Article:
"No one does this anymore," Maron says. "We live in a self-involved, careerist society of people just trying to appear like they have their s--- together. I think the attitude is 'Look, I'm doing what I'm doing so I can't focus on your s--- right now. So text me.' But we're all equipped to deal with this stuff. It's really what makes human beings interested. It's what we're supposed to be doing, connecting like this."
To see Maron on stage is witness him at his most comfortable, driven almost compulsively by a need to connect with an audience. The comic Andy Kindler once called him "an empathetic savant."
Maron, who describes himself as a "volatile, sensitive guy," grew up in Albuquerque, N.M. In his early 20s, after graduating from Boston University, he moved to Los Angeles and worked his way up as a doorman at the Comedy Store. He fell in with Sam Kinison, aping both his anger-spewing comedy and coke habit. Maron eventually fled back to Boston, and developed a career that never quite took off, including hosting stints on Comedy Central and on Air America. With no expectations and free of any creative oversight, he began the podcast in 2009.
"Maron" pulls from many of the stories he's told in the podcast openings and features cameos from many of those he's interviewed, including Sarah Silverman and Aubrey Plaza. It's a sitcom portrait of his life: raging at ex-wives, hanging out with comics and caring for his houseful of cats.
"Attempting Normal," with stories about fights with his girlfriend over having babies and his lone encounter with "Saturday Night Live" creator Lorne Michaels (who's something of an inscrutable villain to Maron), captures Maron's voice authentically. While the TV series has a good spirit, it may be more amplified for fans accustomed to the intimacy of the podcast.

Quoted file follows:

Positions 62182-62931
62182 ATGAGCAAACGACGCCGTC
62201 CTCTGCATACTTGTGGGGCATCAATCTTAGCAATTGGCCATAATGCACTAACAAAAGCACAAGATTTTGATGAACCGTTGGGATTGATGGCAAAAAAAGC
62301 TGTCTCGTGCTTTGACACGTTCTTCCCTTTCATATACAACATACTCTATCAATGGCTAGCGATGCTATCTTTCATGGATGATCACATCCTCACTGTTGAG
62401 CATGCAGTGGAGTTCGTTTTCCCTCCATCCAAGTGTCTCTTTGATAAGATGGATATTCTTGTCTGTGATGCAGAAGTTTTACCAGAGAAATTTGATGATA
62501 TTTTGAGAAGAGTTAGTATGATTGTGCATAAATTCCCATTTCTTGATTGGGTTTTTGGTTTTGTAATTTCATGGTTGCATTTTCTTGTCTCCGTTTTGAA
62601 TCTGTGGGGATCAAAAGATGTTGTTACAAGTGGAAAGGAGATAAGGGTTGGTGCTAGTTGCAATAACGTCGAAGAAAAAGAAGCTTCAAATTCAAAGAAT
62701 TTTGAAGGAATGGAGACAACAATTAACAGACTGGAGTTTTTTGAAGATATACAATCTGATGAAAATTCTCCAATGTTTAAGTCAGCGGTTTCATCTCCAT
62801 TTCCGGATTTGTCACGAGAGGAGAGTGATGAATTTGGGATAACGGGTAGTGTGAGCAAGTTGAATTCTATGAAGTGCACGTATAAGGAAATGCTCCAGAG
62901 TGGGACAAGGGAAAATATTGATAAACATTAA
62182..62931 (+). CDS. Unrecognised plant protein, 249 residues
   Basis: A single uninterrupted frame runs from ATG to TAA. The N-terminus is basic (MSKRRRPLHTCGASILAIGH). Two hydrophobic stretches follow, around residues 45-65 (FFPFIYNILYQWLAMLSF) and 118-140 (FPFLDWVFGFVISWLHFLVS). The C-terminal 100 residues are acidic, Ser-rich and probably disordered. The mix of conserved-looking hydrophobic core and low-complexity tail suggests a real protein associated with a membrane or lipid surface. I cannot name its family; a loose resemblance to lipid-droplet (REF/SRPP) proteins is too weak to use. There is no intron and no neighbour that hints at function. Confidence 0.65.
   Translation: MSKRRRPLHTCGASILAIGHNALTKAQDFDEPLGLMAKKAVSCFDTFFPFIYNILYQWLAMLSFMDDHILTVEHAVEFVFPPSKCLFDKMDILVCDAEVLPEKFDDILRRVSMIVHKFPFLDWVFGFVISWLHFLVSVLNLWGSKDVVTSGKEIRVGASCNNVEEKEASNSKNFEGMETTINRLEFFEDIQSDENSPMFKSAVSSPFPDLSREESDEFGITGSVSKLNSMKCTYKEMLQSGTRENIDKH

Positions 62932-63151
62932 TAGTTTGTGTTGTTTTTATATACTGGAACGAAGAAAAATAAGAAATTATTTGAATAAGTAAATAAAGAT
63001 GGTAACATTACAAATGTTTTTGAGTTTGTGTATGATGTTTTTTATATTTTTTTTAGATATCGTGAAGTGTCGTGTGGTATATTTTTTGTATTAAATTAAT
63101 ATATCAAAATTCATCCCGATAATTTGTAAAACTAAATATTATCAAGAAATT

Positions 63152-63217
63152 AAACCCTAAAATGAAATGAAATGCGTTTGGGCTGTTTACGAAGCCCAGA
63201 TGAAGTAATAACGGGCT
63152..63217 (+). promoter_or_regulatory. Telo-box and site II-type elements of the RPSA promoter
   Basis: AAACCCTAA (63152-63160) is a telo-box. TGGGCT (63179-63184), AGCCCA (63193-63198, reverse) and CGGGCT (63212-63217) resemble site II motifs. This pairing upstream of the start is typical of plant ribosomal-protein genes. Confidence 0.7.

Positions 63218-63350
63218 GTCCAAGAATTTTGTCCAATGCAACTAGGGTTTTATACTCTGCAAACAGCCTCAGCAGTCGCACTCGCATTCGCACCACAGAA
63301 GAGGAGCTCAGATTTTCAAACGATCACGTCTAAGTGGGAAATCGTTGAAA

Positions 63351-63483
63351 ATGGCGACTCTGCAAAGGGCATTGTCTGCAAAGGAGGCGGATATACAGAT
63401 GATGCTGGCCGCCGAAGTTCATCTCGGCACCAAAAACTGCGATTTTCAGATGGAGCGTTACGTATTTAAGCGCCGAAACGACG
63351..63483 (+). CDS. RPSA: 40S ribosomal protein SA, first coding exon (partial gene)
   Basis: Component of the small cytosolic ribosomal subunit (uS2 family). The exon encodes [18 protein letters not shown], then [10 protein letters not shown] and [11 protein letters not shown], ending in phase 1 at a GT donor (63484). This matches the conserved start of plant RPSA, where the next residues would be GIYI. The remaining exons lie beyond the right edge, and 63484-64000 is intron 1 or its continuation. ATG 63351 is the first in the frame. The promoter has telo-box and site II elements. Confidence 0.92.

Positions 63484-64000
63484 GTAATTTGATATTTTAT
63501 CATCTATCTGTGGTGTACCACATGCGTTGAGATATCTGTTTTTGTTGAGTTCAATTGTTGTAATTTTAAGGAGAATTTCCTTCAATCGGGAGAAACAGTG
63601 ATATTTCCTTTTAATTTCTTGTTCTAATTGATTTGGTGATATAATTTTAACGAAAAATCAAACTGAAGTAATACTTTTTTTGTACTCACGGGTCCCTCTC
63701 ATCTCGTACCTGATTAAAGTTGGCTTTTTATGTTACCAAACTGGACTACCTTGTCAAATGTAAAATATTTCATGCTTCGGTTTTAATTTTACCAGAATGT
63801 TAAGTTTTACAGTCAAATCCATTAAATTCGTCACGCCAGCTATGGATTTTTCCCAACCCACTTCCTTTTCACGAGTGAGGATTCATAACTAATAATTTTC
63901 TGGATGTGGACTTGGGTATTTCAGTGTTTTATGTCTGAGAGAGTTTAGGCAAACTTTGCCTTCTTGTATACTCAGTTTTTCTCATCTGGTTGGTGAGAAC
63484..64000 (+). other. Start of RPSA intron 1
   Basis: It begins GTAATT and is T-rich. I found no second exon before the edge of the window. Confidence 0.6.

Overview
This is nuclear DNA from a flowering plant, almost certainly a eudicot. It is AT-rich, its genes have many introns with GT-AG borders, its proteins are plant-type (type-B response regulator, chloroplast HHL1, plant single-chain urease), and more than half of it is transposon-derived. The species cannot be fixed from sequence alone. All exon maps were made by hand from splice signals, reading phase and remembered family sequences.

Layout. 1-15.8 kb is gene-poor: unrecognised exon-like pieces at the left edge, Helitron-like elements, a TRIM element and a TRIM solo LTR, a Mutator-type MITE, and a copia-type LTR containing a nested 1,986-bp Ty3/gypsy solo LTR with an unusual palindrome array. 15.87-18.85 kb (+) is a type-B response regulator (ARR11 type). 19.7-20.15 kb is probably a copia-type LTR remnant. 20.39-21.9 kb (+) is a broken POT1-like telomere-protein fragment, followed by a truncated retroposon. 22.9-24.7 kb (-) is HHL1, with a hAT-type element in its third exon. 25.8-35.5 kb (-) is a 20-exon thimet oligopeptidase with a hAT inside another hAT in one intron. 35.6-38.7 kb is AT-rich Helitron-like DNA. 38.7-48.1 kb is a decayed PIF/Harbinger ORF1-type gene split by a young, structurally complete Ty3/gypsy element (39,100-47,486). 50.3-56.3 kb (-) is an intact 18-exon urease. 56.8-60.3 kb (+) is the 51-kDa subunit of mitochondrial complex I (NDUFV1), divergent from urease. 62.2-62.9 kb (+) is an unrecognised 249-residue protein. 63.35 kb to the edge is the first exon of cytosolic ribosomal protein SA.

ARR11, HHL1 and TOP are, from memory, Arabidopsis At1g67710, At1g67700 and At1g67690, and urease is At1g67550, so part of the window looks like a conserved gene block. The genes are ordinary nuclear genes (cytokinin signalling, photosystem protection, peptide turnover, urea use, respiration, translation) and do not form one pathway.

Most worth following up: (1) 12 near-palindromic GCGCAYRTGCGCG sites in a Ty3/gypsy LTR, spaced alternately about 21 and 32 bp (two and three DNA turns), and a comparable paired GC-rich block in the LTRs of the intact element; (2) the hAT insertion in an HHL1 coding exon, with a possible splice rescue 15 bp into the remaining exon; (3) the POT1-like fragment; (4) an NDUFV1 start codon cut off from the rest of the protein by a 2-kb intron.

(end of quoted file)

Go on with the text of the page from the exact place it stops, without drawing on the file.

"I definitely did it the way I do things," he says. "I erred on the side of earnest over bad jokes. There were definitely conversations where it's like we don't need to do that joke because that joke will derail the emotions of it. A lot of what I learned in writing was that I never really fully realized how much jokes are about avoiding emotion."
Maron, naturally, is neurotically "girding for whatever negativity is to come" from his suddenly high profile.
"I'm pretty overwhelmed, and that seems to be having a calming effect on me," he says.
He would like to do more episodes of "Maron," having learned from the first 10. He has no plans to slow down on the podcast, which increasingly features entertainers outside of comedy: "I'd like to go into areas where I can learn something," he says.
In "Attempting Normal," he writes that he got into comedy not to be an entertainer, but "to finish the construction of myself." Regardless of success, the process seems to be working.
After he detours into what he often calls "a pocket of weirdness," during the taping, Maron smiles: "That kind of went a different direction than I expected."